Topic: Combating Racism and Xenophobia
Similar to the majority of countries, India has had a xenophobic and racist past. Before India was given its independence from England, racial tensions were extremely high between Indians and Europeans. This was due to the lack of respect given to the Indian people from the British, as the Indians were seen as inferior because of their skin color. The current problem resides in the form of racism and xenophobia toward Africans of different nationalities and Pakistanis. In India, Africans are often generalized by being called “Nigerians” in a demeaning way. They are also typically thought of as drug dealers and burglars, and criminals in general.
There are very few laws that protect minority groups in India. In the Indian constitution, article 14 and 15 explain that whether from India or not, the legal punishments are to be fair if the circumstances are alike, however if the circumstances are different, then the punishment and/or handling of the situation can be different. This leaves a wide range of room for interpretation and can be dangerous for minority groups, including Africans, if their fate is to be decided by someone who shares the views previously stated.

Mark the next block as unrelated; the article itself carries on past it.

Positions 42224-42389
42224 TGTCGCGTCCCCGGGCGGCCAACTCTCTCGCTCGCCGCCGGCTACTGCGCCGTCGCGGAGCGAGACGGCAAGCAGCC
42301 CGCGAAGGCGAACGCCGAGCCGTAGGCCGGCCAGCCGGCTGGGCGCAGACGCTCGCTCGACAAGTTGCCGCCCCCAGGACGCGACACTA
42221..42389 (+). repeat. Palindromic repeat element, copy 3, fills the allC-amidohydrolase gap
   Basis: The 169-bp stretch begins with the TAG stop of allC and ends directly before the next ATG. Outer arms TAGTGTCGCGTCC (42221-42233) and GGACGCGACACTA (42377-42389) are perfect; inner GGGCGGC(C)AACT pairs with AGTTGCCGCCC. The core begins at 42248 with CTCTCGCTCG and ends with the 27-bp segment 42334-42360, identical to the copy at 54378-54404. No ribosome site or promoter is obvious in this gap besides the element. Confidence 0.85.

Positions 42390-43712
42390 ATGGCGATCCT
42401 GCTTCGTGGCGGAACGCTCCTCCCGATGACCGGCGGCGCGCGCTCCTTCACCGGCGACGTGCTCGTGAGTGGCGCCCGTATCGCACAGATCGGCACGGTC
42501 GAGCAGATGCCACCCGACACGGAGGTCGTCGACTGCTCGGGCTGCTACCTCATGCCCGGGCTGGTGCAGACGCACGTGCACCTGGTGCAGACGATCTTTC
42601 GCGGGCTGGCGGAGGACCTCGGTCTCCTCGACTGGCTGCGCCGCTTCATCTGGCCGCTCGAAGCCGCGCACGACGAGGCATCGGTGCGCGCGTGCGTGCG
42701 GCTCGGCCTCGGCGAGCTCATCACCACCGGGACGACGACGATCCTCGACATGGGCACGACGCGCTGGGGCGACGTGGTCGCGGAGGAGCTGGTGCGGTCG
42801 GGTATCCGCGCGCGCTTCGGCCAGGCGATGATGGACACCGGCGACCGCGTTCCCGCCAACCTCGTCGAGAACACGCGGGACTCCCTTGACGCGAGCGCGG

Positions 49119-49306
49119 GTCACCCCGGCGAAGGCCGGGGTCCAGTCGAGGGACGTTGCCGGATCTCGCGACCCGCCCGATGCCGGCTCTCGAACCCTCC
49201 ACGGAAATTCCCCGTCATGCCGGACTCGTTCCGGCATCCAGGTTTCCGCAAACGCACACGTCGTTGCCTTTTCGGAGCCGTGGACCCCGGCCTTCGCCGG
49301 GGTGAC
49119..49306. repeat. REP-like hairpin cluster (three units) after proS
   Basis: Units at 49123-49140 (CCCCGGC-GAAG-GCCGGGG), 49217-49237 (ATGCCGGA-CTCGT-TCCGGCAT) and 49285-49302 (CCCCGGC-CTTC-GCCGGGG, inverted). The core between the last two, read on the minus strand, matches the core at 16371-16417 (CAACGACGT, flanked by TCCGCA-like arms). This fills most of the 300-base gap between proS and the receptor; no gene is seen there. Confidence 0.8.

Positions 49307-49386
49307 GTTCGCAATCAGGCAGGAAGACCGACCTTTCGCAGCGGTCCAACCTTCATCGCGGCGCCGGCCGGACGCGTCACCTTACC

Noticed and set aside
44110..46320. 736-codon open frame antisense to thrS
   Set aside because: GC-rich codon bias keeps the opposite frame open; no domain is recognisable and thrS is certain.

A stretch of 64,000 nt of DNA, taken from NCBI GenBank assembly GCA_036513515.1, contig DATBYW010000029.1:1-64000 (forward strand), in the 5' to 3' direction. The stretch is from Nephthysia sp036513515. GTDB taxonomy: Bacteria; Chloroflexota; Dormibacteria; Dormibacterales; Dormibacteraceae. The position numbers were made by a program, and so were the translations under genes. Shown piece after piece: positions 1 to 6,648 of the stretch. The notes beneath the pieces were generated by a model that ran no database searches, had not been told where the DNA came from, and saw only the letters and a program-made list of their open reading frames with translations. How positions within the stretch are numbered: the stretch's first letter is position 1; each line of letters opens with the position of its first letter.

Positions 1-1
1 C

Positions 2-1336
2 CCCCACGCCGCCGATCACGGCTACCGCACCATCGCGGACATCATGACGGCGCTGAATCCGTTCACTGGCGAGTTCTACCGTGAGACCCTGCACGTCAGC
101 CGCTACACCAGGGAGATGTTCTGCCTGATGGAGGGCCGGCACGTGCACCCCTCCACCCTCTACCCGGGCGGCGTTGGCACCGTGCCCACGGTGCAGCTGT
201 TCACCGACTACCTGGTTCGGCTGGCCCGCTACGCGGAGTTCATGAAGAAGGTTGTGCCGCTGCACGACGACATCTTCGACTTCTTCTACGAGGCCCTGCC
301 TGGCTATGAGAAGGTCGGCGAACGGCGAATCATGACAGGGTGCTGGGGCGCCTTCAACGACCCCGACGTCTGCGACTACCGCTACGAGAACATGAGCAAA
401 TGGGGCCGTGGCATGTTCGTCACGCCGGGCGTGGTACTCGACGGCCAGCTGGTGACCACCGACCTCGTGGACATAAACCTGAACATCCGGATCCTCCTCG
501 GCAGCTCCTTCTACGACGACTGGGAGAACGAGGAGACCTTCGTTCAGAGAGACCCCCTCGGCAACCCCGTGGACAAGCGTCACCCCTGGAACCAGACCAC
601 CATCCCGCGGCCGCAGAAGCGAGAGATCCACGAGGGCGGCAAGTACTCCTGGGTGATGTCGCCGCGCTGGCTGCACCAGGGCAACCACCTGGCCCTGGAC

However, in the case of Pakistan, India will not seek to comfort Pakistanis in the country. Since 1947 India and Pakistan have been going head to head in efforts to control disputed territory north of Indian and east of Pakistan known as Kashmir. As Pakistan’s acts of aggression toward India continues, India has no desire to settle this dispute until they agree that the territory of Kashmir will be unilaterally controlled by its rightful owner, India.
India recognizes the issue of potential growth in racial discrimination against Africans and other ethnic groups, and would consider putting better defined laws in place. In addition, India will not proceed in considering action to protect Pakistanis as a whole.
- Jack Hollis